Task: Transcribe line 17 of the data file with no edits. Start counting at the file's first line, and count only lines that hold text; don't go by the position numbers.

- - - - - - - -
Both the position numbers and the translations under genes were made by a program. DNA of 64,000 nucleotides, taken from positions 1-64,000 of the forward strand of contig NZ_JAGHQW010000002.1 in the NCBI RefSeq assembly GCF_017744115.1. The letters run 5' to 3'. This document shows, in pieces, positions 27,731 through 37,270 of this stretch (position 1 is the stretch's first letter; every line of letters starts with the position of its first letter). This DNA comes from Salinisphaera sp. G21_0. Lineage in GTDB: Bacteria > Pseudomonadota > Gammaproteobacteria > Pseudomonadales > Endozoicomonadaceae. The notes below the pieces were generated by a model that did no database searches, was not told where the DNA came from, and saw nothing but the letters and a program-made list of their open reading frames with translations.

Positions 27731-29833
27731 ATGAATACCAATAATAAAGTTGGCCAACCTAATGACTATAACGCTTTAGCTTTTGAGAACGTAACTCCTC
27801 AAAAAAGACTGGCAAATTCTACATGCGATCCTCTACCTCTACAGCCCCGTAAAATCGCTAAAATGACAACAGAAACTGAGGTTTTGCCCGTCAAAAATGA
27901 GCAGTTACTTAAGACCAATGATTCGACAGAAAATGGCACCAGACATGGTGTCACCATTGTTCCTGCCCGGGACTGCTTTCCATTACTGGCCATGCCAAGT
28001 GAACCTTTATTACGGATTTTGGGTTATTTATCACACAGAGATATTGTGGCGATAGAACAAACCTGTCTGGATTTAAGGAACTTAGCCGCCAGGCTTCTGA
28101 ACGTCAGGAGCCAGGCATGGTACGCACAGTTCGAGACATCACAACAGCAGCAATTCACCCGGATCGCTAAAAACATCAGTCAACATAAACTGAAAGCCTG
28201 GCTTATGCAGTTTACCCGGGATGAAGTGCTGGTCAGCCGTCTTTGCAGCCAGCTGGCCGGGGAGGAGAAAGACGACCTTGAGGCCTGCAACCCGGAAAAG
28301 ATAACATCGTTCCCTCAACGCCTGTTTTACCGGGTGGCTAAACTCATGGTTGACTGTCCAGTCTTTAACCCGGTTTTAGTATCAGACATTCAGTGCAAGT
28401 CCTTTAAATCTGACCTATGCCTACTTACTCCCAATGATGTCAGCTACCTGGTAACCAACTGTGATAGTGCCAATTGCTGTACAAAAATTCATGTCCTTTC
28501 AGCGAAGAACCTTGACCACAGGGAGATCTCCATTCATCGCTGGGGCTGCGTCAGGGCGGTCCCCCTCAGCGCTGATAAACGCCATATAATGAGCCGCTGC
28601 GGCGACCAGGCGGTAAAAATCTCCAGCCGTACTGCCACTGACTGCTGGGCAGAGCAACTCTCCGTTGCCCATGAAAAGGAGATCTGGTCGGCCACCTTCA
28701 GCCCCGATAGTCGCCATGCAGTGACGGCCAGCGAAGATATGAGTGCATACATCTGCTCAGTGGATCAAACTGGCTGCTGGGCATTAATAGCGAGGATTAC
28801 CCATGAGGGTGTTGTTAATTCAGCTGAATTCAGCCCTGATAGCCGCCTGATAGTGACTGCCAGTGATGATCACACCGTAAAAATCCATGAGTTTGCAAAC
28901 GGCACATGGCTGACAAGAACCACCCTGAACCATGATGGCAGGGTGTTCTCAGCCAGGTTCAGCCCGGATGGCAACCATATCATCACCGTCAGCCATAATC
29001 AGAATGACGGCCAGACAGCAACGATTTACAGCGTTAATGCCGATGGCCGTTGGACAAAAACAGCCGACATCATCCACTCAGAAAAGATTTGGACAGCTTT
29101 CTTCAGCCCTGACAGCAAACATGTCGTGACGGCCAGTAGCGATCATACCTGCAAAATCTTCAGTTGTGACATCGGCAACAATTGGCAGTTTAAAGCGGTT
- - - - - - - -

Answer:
29101 CTTCAGCCCTGACAGCAAACATGTCGTGACGGCCAGTAGCGATCATACCTGCAAAATCTTCAGTTGTGACATCGGCAACAATTGGCAGTTTAAAGCGGTT